How does one describe the vivid colors that emanate from the
facets of a brilliant diamond? How does one portray the multi-
faceted personality that was Rebbetzin Zipa Lopian? A close
and long-standing friend echoed the feelings of so many when
she said, "Whatever you write about Aunty Zipa will never be
Zipa Levy was born in 1916, the eldest child of Reb Chaim
Moshe Levy who, with his strong and yet refined character,
managed to imbue all his children with a sincere and enduring
ahavas Torah, even in the spiritual wilderness that
was Portsmouth! He relied on her to teach the younger
children Chumash whom he would farher every
evening. When this writer asked one of the siblings what he
remembers of those years, he said, "Zipa was full of
sweetness and simchah." A true accolade when coming
from a pupil.
In 1937 she married HaGaon Reb Leib Lopian, son of Reb Elya
Lopian, and her father told her mother that under no
circumstances was she to cry under the chuppah, as
people may misconstrue her tears to mean that Zipa regretted
marrying a ben Torah and that would be a chilul
Hashem. Zipa's task, her father instructed her, was to
make a kiddush Hashem of her life.
This she achieved almost immediately! A distinguished ben
Torah brought his kallah to Portsmouth to show her
how a young English girl had put on a sheitel. Zipa
Lopian, with her panache, made it manifestly clear that there
was not one iota of mesiras nefesh involved. Such was
her upbringing! It was this chinuch that was the
foundation of the home they established in Gateshead in 1942,
when Reb Leib joined the Kollel.
She left her father's mansion in Petersfield, and arrived at
144 Prince Consort Road with 3 young children, but minus her
husband who, being an alien, had not yet received permission
to travel to a restricted area. The house had gas lighting
and the cooking had to be done on a coal fire! To cap it all,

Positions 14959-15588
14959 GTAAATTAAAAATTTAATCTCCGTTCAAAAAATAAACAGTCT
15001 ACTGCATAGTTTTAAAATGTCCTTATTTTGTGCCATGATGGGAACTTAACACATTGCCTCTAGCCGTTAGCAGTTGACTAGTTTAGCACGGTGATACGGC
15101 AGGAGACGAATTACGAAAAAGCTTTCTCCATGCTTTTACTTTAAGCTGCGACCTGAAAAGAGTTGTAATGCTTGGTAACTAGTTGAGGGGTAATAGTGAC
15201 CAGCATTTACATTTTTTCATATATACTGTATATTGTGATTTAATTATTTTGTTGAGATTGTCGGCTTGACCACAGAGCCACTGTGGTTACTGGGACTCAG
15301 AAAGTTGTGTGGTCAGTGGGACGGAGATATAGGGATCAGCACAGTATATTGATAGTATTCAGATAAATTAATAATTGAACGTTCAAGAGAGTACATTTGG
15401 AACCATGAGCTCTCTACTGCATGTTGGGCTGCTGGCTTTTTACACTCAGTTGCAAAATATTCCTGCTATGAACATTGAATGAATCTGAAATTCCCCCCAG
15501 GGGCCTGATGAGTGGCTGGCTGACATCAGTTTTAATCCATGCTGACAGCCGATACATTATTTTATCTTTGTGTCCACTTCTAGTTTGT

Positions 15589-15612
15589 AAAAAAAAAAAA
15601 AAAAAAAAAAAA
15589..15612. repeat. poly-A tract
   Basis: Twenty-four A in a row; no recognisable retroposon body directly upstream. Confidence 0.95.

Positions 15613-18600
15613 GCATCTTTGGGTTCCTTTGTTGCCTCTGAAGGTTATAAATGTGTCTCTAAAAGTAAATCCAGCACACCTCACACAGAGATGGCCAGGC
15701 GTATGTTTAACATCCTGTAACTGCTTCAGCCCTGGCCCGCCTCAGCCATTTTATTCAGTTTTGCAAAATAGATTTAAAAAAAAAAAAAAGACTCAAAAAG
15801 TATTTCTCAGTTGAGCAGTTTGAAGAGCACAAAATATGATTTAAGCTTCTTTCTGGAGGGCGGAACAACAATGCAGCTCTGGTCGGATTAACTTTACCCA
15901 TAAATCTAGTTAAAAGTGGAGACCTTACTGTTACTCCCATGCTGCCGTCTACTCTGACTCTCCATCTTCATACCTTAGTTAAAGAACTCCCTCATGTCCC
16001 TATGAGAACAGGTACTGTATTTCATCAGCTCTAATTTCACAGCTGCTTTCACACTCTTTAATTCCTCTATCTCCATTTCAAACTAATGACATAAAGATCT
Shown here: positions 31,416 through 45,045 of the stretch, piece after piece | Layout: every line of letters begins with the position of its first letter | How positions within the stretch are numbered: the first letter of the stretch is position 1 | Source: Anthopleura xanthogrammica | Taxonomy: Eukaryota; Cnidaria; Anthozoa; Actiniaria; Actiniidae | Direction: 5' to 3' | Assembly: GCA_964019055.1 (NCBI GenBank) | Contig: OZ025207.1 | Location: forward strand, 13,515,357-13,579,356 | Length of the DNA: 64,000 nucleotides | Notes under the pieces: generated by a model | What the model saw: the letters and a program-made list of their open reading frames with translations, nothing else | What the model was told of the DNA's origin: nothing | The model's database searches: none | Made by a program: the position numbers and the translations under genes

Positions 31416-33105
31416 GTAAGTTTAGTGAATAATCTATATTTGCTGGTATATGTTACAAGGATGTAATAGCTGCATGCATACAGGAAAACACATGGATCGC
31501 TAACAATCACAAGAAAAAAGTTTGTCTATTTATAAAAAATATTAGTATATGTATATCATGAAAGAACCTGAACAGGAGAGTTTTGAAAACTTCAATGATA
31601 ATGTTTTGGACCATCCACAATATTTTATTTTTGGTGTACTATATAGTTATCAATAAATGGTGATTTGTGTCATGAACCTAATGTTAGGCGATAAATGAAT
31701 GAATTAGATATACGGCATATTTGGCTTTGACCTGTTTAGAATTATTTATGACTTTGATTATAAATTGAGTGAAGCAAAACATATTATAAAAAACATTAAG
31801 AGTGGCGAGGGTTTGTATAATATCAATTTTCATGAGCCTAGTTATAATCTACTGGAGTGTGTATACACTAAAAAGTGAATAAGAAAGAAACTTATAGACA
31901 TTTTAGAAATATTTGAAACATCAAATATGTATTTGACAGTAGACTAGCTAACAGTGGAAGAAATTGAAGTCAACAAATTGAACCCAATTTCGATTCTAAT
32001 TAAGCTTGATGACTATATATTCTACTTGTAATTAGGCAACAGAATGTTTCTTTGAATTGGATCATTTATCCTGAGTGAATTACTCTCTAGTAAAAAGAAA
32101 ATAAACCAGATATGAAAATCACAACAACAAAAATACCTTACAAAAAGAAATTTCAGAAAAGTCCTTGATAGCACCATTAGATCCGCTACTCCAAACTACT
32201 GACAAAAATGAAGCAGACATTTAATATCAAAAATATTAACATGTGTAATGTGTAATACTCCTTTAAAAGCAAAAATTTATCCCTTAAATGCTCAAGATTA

Reb Dovid Dryan turned up at the door with a roll of
linoleum, asked for a bread knife, and proceeded to lay the
lino in the hallway.
It was at this point that she began to feel somewhat
despondent, but she quickly checked herself, saying, "There
are so many people worse off than you. Don't you dare
And she didn't, as her brother Reb Binyomin Levy recalls, "I
lived in their home for two years in the late 40s, and Zipa
was always happy, and never complained."
When there was a scarcity of food, she used her ingenuity to
hide this from the children so that they should not equate
Torah with poverty.
She often said that Reb Elya had told her that a wife holds
her husband's neshomoh in the palm of her hand. With
this in mind, she relieved her husband of all financial
responsibilities and attended to all the household needs, so
that he could dedicate himself to his learning and his
shiurim. She saw this as a great privilege and used
every opportunity to endear and connect the children to Reb
Leib by showing them what a zchus it was to have a
father who was such an outstanding talmid chochom.
As the children grew up, she remarked that she was grateful
that she had more time for tefilloh, which greatly
enhanced her life. When this writer asked her how she managed
to daven with kavonoh at home —
especially over Rosh Hashonoh and Yom Kippur — she
said, "When I stand at Reb Leib's shtender in the back
room, the zchus of his Torah does it all for me."
She would also quote Reb Elya who said, "The posuk
says, "Korove Hashem lechol koro'ov — Hashem is
close to everyone who davens to Him." But there is one
condition, "Lechol asher yikro'uhu be'emes — as
long as you daven with sincerity." And I have so much
to daven for, and so much to be thankful for, I have
no problem meaning what I say."
There are generations of talmidim and talmidos
who will always remember the warmth of the kitchen in number
30 and the table that was permanently laid for visitors. Her
simchas hachaim was infectious, and she raised
everyone's spirit, both young and old, bringing out the best
in everybody. She had that rare quality of understanding
human nature and used it to fulfill her father's wish: that
she should always make a kiddush Hashem of her life.
This writer often heard visiting parents remark as they were
leaving her house, "I wish I could be like her!"
She was zocheh to see the nachas of her legacy
living on in her children, who are all at the forefront of
harbotzas haTorah in Klal Yisroel, while we are
now left bereft of that beacon which illuminated our
The most fitting epitaph is what one dear friend said, "A day
does not pass without me thinking: `What would Aunty Zipa
have said about this?' I wish she was here to show me the
Yehi zichroh boruch.
It is fitting that during the sheloshim, the memorial
fund that was instituted in memory of her late husband Reb
Leib Lopian zt"l has now been extended to include
herself, so that it is now known as the Reb Leib and
Rebbetzin Zipa Lopian Memorial Fund. Contributions to this
worthy cause should be addressed to:
Dayan G. Lopian, 46 Manor Park Gardens, Edgware, Middlesex